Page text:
June 15, 2017 Last Updated 3:49 pm

The animated cover is alive and well at TIME magazine

The magazine still produces creative animated covers for its weekly issues, this week’s version helping to illustrate its cover story on the troubles at Uber

The animated cover was one of the very first features that made digital magazines very different from their print counterparts. In fact, many first time iPad owners waited anxiously for some of their favorite magazines to finally appear in the App Store (and then the Newsstand), just to see if what they might do.

Here is TNM’s original post, for instance, for the first app digital edition app for WIRED, published May 26, 2010 (notice the stupidly small screenshots that needed to be clicked on just to see anything).

“Weighing in at 576 megs, the long-anticipated Wired magazine app has made its debut in iTunes this morning,” TNM wrote in 2010.

The story reflects the difficulties of early digital edition apps. Condé Nast had been working with Adobe in the early days, and used Flash. Clearly, Apple was not going to stand for that and so a different solution was needed.

“Wired, which has been working on an e-reader edition since last summer, has pursued a different path than its Conde Nast brethren by partnering with Adobe Systems. That decision later landed Wired on the wrong side of Apple, which has banned Adobe’s Flash technology from its devices. Wired and Adobe had to rebuild the magazine’s app in Apple-approved code,” the WSJ story on the app said.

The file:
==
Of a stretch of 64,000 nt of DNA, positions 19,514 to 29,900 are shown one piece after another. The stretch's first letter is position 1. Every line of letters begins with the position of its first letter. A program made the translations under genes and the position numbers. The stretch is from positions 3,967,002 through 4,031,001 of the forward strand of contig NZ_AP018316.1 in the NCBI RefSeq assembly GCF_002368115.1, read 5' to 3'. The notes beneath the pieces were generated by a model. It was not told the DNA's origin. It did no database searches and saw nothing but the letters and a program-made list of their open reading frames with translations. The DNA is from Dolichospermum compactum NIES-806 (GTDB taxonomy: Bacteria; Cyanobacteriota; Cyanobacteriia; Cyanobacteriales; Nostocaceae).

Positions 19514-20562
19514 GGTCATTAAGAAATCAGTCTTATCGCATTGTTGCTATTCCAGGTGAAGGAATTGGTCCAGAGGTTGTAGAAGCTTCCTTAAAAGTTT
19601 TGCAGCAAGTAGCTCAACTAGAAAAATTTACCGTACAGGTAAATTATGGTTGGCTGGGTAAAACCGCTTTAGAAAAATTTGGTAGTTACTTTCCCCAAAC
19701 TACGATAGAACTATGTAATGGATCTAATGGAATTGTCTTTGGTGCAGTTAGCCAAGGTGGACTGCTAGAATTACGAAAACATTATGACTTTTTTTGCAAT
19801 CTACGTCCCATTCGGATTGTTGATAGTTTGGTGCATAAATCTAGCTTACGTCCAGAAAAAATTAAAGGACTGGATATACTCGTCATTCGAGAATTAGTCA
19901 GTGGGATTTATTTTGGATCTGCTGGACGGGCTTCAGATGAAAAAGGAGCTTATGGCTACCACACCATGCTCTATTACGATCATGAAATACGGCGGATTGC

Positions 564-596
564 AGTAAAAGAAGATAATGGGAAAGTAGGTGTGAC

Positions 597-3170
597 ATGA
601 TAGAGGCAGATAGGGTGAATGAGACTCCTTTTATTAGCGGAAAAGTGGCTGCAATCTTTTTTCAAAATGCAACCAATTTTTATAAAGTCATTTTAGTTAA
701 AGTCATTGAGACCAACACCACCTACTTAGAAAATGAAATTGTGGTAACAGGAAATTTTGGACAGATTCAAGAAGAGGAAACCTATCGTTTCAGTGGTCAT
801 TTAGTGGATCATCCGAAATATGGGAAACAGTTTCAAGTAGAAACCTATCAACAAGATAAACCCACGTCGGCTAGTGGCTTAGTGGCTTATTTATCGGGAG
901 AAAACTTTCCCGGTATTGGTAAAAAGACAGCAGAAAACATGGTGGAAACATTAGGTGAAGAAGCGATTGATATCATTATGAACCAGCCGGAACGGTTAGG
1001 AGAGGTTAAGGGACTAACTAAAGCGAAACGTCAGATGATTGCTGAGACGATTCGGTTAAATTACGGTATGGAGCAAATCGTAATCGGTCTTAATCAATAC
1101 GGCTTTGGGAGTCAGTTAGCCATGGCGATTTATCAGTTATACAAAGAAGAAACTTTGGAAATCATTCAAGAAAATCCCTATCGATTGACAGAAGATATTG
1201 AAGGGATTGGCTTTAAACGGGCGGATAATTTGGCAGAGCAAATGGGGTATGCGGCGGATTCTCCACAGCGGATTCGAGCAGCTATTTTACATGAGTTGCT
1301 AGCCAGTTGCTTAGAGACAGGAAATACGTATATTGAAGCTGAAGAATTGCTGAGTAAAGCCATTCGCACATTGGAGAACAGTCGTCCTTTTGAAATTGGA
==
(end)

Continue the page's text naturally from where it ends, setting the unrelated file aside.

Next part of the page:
Building an issue using code was hardly going to be a good way to go for long and eventually publishers found easier solutions, including Adobe’s own DPS.

But the days of animated and interactive editions did not last very long. Today, the best digital magazines simply reformat their content for easier reading on digital devices, usually making sure they work well on smartphones, with the iPad editions not much different, if at all.

But the animated cover is not dead, and TIME magazine remains one that uses it to promote its issue through social media, as well as to offer something a bit different online.

I obviously miss the excitement of the early days of digital editions, and think publishing executives have made serious mistake not embracing them, just as they made a mistake not embracing the web early on. Maybe this, too, will be reevaluated.

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